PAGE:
UrtheCast building precursor radar satellite, delays OptiSAR constellation by a year
WASHINGTON — An unnamed backer of Canadian Earth observation company UrtheCast’s proposed radar and optical satellite constellation has asked for UrtheCast to develop a standalone radar satellite ahead of the rest of its constellation.
The customer signed a contract in “excess of one hundred million Canadian dollars” ($78.4 million) for a synthetic aperture radar, or SAR, satellite, including in-orbit operations support and some aspects of the ground system, UrtheCast said Aug. 14. Vancouver-based UrtheCast plans to use that satellite to pave the way for the larger constellation of eight optical satellites and eight dual-band X- and L-band radar satellites, “the date of which is now pushed out by at least a year,” to 2023, the company said.
“Building and delivering this accelerator SAR satellite will validate our technology, substantially reduce our financial, programmatic and operational risks, and get us into the business of selling SAR-XL data sooner than we were anticipating,” Wade Larson, UrtheCast president and CEO, said in a prepared statement. “Subject to final approvals, we’ll soon be customer-funded to build our first operational-class SAR mission.”
In a conference call with investors Aug. 14, Larson said the company buying the SAR satellite was one of three that had signed memoranda of understanding (MOUs) to be customers of OptiSAR once the constellation is operational. The first MOU customer, also unnamed, agreed to pay UrtheCast $180 million for the sale and shared operation of the first two satellites in the OptiSAR constellation earlier this year. The third MOU customer has also asked for a solo SAR satellite, and is currently in negotiations.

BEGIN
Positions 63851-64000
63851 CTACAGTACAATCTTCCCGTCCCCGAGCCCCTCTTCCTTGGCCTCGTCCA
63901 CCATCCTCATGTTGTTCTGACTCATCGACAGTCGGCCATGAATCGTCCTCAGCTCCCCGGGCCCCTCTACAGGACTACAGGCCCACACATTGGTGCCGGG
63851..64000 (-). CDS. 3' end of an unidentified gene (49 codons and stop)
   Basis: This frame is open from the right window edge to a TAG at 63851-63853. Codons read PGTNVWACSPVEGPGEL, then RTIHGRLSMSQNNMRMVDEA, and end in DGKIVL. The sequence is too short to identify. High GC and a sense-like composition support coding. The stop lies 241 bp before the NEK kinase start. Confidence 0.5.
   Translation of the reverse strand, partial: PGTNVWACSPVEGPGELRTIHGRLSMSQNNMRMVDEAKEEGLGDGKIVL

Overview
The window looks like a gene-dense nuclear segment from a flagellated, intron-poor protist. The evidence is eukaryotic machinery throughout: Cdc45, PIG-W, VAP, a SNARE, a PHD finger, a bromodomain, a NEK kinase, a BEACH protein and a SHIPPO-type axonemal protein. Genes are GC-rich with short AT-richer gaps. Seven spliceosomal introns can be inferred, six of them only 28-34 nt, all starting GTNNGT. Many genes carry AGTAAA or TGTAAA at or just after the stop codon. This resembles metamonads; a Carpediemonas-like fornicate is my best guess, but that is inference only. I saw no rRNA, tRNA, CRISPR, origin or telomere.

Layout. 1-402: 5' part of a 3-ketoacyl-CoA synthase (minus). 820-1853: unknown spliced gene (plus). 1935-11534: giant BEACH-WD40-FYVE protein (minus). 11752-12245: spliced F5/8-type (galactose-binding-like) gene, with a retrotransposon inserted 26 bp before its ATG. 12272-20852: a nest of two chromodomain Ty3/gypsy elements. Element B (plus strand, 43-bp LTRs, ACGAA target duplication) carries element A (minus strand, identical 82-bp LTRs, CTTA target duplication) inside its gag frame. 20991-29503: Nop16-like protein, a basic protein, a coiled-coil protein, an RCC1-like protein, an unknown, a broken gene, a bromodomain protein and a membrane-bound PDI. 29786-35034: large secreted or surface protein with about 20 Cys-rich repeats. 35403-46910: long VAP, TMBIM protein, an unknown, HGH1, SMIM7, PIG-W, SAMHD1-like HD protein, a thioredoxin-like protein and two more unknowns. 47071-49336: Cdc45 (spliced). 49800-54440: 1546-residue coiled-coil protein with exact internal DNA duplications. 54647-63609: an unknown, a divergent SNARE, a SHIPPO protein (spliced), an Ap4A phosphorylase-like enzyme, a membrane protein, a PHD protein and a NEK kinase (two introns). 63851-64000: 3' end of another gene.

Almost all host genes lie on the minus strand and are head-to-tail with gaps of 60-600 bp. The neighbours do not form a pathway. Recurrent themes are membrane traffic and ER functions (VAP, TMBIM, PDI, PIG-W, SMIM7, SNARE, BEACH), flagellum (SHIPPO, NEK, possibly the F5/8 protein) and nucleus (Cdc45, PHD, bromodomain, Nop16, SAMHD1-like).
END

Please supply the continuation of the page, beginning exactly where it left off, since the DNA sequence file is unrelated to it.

“If the second contract is also successfully concluded, the plan, again subject to obtaining the necessary export control approvals by this fall, is for the two satellites to be built in tandem, starting in early 2018, and to be launched together three years thereafter, thereby providing both customers with the cost savings and programmatic advantages of building these two satellites together,” he said.
Each solo-SAR customer intends to give UrtheCast commercialization rights to data collected outside their area of interest, Wade said. UrtheCast’s signed contract doesn’t include launch or insurance, according to a company statement.
Larson said both customers want their individual spacecraft “in addition to their ongoing interest in OptiSAR,” not as a replacement. The second contract is “well advanced,” he said, though not yet finalized. Having SAR satellites of their own will give them data ahead of the full constellation, and give UrtheCast an additional source of revenue on top of its two Deimos satellites and two cameras on the International Space Station.
“At this time UrtheCast’s management and board believe that a push-out in the anticipated or target date for OptiSAR is prudent, in large part because it reflects the reality of the situation with the customers, and also the reality of implementing standalone SAR programs,” he added.
UrtheCast’s additional constellation of eight medium-resolution Earth observation satellites, called UrtheDaily, remains on track for a 2020 service start, the company said. Larson estimated that financing for the system should conclude “in the next couple of months.” Surrey Satellite Technology Limited in the United Kingdom is tasked with building both constellations.
Excluding non-cash revenue, UrtheCast generated CA$11.9 million for the three months ended June 30, down from CA$21.3 million the quarter prior and CA$21 million for the same quarter last year. The company reiterated guidance for the year of CA$52 to CA$60 million, and adjusted EBITDA, or earnings before interest, taxes, depreciation and amortization, of between CA$7 million and CA$12 million.